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Tuesday, August 09, 2011

Authority of the arbitrator to fashion a remedy affecting a party found to have violated the terms of the collective bargaining agreement


Authority of the arbitrator to fashion a remedy affecting a party found to have violated the terms of the collective bargaining agreement
Matter of Merrick Union Free School Dist. v Merrick Faculty Assn., Inc., 2011 NY Slip Op 06128, Appellate Division, Second Department

In this CPLR Article 75 action the Merrick Faculty Association, Inc. appealed an order of the Supreme Court, Nassau County that granted the school district’s petition seeking to vacate the arbitrator’s award and denied the Association’s cross motion to confirm the award. 

The Appellate Division modified the lower court’s order addressing the arbitrator’s award with respect to (1) providing health insurance to individuals in the negotiating unit whose spouses are afforded New York State Health Insurance Program [NYSHIP] coverage where those spouses are employed by a participating agency other than the Merrick Union Free School District, and (2) directed the parties to negotiate a remedy for affected bargaining unit members for the relevant period.

The collective bargaining agreement provided that the district “would provide employees with single or family health insurance coverage under NYSHIP except that the district would not provide NYSHIP dual family coverage to spouses of School District employees who were afforded NYSHIP coverage through the School District or another public employer. 

The New York State Department of Civil Service, which administers NYSHIP, subsequently issued a Policy Memo 133 indicating that participating employers could not enter into collective bargaining agreements that denied dependent health insurance coverage to an otherwise eligible employee based on the fact that the employee's spouse was eligible for NYSHIP coverage through a different employer.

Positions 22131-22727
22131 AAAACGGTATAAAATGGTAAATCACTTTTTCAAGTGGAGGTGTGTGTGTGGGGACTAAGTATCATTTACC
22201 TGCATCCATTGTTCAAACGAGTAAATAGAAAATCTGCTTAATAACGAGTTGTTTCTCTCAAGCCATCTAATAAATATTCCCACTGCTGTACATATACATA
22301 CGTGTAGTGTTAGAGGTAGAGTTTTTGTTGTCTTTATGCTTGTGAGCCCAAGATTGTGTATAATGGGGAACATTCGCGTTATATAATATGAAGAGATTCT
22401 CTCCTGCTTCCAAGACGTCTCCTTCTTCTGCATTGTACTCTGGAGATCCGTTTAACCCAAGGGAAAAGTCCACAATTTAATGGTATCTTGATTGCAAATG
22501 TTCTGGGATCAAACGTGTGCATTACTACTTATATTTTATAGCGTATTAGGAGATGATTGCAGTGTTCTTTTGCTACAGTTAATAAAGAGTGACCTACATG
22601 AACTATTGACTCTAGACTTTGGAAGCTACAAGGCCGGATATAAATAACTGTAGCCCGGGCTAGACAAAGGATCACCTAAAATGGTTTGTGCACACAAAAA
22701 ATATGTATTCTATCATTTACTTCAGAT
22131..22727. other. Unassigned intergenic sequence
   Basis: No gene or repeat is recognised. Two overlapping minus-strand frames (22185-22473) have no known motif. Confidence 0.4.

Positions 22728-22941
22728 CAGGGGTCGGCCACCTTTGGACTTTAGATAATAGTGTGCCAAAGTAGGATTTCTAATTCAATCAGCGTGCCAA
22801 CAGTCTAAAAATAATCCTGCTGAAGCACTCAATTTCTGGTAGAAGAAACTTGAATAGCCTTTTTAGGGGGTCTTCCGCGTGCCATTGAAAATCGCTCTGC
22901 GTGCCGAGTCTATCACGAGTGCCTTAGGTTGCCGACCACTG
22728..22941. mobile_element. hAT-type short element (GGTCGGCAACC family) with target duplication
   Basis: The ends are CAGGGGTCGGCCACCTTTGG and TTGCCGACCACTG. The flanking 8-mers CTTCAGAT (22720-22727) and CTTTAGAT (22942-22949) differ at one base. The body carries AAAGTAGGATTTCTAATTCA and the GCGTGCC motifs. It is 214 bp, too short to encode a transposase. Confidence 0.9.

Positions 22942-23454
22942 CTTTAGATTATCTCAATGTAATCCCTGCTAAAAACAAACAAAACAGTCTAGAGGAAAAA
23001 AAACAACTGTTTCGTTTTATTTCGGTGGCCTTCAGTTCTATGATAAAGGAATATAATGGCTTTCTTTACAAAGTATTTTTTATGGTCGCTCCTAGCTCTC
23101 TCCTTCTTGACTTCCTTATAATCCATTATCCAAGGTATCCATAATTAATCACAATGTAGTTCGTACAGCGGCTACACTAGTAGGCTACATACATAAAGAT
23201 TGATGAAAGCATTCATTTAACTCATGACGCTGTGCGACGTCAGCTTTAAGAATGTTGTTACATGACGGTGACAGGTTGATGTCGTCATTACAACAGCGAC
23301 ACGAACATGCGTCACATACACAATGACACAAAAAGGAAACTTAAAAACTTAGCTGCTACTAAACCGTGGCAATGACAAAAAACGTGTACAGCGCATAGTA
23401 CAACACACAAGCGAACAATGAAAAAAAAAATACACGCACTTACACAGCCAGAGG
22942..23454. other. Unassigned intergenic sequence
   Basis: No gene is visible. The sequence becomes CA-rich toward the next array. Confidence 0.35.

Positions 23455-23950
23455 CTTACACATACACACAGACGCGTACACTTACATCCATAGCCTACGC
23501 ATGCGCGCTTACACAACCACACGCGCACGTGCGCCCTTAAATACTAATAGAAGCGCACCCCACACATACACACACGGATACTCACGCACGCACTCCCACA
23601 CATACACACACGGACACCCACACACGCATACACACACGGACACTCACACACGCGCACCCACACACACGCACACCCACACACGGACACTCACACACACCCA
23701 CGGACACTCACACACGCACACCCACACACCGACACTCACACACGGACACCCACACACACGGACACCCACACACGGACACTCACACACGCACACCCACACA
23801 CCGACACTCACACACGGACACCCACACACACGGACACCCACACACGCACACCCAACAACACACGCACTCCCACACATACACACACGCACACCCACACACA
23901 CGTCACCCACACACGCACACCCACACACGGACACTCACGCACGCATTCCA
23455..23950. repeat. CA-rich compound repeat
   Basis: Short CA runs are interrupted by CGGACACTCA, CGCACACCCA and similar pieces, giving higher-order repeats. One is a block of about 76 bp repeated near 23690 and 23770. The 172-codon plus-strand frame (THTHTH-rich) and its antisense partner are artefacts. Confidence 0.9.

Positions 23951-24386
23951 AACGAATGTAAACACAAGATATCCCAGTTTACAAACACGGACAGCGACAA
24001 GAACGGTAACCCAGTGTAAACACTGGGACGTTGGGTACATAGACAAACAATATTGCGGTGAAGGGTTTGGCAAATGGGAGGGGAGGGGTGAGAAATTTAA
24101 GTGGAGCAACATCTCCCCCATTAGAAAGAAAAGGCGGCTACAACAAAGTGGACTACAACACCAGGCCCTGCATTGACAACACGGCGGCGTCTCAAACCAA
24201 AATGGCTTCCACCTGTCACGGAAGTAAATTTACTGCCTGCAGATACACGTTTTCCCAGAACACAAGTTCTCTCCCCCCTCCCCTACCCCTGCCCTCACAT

The Association filed a grievance based on the Memo seeking to obviate the provision in the collective bargaining agreement limiting dual family coverage and “that all employees affected by the Memo be offered the option to obtain NYSHIP dual family coverage or a buyout.”

The grievance was ultimately submitted to arbitration and the arbitrator sustained the grievance, invalidating the health insurance provisions in the CBA to the extent that they denied NYSHIP dual family coverage to employees whose spouses were afforded NYSHIP coverage through public employers other than the School District. 

The Appellate Division said that “An arbitration award may be vacated on one of three grounds: 1. that it violates a strong public policy; 2. is irrational; or 3. clearly exceeds a specifically enumerated limitation of the arbitrator's power.”

Noting that in determining whether an arbitration award should be vacated on the ground that the arbitrator clearly exceeded a specifically enumerated limitation of his or her authority, the court said "[i]t is not for the courts to interpret the substantive conditions of the contract or to determine the merits of the dispute." Rather, an award may be set aside upon this ground only where the arbitrator exceeded the express limitations of his or her powers, as set forth in the agreement itself.